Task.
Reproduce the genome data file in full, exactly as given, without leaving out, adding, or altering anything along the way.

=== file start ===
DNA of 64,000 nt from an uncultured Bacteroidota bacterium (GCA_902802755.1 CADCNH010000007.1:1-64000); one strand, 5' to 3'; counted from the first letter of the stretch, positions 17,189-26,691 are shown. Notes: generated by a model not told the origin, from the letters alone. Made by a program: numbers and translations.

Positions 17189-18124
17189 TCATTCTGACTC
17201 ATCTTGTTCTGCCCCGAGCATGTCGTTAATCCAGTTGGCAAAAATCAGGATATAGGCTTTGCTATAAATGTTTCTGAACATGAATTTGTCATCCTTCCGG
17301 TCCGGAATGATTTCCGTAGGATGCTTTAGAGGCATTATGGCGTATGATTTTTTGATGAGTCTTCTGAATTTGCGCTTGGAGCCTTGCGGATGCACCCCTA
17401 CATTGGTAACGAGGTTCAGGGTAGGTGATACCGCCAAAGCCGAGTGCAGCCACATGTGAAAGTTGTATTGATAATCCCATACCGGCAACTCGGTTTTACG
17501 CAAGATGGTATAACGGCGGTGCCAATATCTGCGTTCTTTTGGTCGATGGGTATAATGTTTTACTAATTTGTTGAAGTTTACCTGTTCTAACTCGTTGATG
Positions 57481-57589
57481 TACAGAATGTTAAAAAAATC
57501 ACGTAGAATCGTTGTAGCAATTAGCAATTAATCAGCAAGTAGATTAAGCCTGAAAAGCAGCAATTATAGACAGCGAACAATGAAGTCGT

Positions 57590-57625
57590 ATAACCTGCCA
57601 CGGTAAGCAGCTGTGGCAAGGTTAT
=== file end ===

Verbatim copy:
DNA of 64,000 nt from an uncultured Bacteroidota bacterium (GCA_902802755.1 CADCNH010000007.1:1-64000); one strand, 5' to 3'; counted from the first letter of the stretch, positions 17,189-26,691 are shown. Notes: generated by a model not told the origin, from the letters alone. Made by a program: numbers and translations.

Positions 17189-18124
17189 TCATTCTGACTC
17201 ATCTTGTTCTGCCCCGAGCATGTCGTTAATCCAGTTGGCAAAAATCAGGATATAGGCTTTGCTATAAATGTTTCTGAACATGAATTTGTCATCCTTCCGG
17301 TCCGGAATGATTTCCGTAGGATGCTTTAGAGGCATTATGGCGTATGATTTTTTGATGAGTCTTCTGAATTTGCGCTTGGAGCCTTGCGGATGCACCCCTA
17401 CATTGGTAACGAGGTTCAGGGTAGGTGATACCGCCAAAGCCGAGTGCAGCCACATGTGAAAGTTGTATTGATAATCCCATACCGGCAACTCGGTTTTACG
17501 CAAGATGGTATAACGGCGGTGCCAATATCTGCGTTCTTTTGGTCGATGGGTATAATGTTTTACTAATTTGTTGAAGTTTACCTGTTCTAACTCGTTGATG
Positions 57481-57589
57481 TACAGAATGTTAAAAAAATC
57501 ACGTAGAATCGTTGTAGCAATTAGCAATTAATCAGCAAGTAGATTAAGCCTGAAAAGCAGCAATTATAGACAGCGAACAATGAAGTCGT

Positions 57590-57625
57590 ATAACCTGCCA
57601 CGGTAAGCAGCTGTGGCAAGGTTAT